We welcome your comments and questions and we love feedback. This has been posted on our blog, which is a good place to dialogue, as is the forum (see Spotlight Thread).
On behalf of the entire PatientsLikeMe team, I want to thank you for being part of our communities and sharing your experiences.
President and Co-founder, PatientsLikeMe
Whilst I think I’ve got a good appreciation of the benefits of online patient communities and the need for greater analysis of the patient experience in order to improve care, I can’t understand why anyone who wanted to “strive to be transparent about the risks and rewards to sharing” wouldn’t want to supply more information about the “first event” when a patient asked to have all their data removed from the system? Did they discover what was “the privacy impact of having all my health information for practically anyone in the world to see”?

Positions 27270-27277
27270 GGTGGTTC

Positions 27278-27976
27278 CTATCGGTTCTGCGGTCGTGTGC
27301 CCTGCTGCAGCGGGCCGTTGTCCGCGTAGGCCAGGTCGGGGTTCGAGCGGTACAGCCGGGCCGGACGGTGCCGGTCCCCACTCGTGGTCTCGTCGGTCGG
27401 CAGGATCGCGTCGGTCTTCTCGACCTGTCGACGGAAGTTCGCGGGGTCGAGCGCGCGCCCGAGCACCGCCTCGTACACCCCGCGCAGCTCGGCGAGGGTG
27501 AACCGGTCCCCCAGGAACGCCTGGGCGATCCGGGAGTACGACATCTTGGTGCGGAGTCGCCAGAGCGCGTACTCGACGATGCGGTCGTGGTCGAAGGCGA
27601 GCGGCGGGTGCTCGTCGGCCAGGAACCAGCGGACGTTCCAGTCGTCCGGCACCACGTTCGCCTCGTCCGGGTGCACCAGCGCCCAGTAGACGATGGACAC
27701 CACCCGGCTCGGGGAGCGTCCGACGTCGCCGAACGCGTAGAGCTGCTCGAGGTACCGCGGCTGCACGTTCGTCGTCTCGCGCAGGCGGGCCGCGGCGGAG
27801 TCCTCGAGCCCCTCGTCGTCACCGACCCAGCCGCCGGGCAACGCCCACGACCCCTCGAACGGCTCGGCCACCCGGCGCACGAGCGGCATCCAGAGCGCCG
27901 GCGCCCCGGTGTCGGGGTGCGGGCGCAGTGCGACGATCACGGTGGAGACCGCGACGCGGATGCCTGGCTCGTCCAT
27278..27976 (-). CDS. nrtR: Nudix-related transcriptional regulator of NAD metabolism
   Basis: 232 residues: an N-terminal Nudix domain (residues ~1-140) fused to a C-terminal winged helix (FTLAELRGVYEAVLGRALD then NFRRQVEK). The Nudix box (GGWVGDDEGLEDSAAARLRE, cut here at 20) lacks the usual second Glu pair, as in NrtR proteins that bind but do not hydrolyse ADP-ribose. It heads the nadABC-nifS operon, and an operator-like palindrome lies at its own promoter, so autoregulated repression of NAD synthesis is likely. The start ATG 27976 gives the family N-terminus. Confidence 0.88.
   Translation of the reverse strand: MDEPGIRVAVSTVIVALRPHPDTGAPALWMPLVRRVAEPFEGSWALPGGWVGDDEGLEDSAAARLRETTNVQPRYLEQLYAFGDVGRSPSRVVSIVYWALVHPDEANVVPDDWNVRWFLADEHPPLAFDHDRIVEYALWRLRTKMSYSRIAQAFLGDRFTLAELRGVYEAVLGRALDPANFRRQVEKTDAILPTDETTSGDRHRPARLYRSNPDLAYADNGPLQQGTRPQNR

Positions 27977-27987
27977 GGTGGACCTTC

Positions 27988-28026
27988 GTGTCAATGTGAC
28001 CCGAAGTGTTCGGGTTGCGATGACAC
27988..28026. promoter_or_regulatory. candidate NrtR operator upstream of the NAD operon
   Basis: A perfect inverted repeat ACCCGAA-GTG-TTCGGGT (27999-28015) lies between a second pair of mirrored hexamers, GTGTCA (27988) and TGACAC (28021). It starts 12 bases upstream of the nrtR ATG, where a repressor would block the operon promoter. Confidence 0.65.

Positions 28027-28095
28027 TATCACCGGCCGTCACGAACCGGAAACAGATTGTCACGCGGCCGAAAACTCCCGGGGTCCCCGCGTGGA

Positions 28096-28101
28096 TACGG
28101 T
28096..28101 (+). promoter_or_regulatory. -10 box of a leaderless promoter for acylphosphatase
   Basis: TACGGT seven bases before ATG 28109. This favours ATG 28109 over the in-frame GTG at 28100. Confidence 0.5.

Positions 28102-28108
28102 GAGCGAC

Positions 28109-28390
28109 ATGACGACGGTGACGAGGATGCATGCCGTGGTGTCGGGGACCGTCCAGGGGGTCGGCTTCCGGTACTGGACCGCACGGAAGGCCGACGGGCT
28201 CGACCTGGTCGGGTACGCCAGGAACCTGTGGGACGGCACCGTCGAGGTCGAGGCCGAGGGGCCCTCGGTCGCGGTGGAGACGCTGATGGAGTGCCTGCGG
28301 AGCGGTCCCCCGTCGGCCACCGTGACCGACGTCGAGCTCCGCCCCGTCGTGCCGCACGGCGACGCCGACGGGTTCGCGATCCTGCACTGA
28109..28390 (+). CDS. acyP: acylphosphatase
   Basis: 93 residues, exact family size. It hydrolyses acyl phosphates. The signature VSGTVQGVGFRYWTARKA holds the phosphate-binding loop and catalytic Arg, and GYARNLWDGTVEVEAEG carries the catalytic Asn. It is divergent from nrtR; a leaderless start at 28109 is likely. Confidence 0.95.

Not so sure about what this strive for “transparency” refers to but in this situation we’re left guessing “Did the patient get contacted off the community by a scammer trying to sell something?”, “Did identity thief’s try and access the patients health insurance (afterall it must be pretty obvious that PLM would be a very effective way of finding someone with a similar condition to you who has health insurance)?”, “Did the patient find their information had been copied from the PLM website onto an open access website by some computer programmer?”, etc etc
“Recently, we suspended a user who registered as a patient in the Mood community. This user was not a patient, but rather a computer program that scrapes (i.e. reads and stores) forum information“
Maybe it’s just me but isn’t ‘suspension’ a bit of an odd way to describe the punishment for such action? What’s the point in giving this “computer program” a temporary ban?
“Our system, which alerts us when an account has looked at too many posts or too many patient profiles within a specified time interval, detected the user… …It is likely that the forum information that was “scraped” would be sold as part of that company’s Internet monitoring product. In fact, we sell a similar service, PatientsLikeMeListen™, to our clients so they better understand the voice of the patient“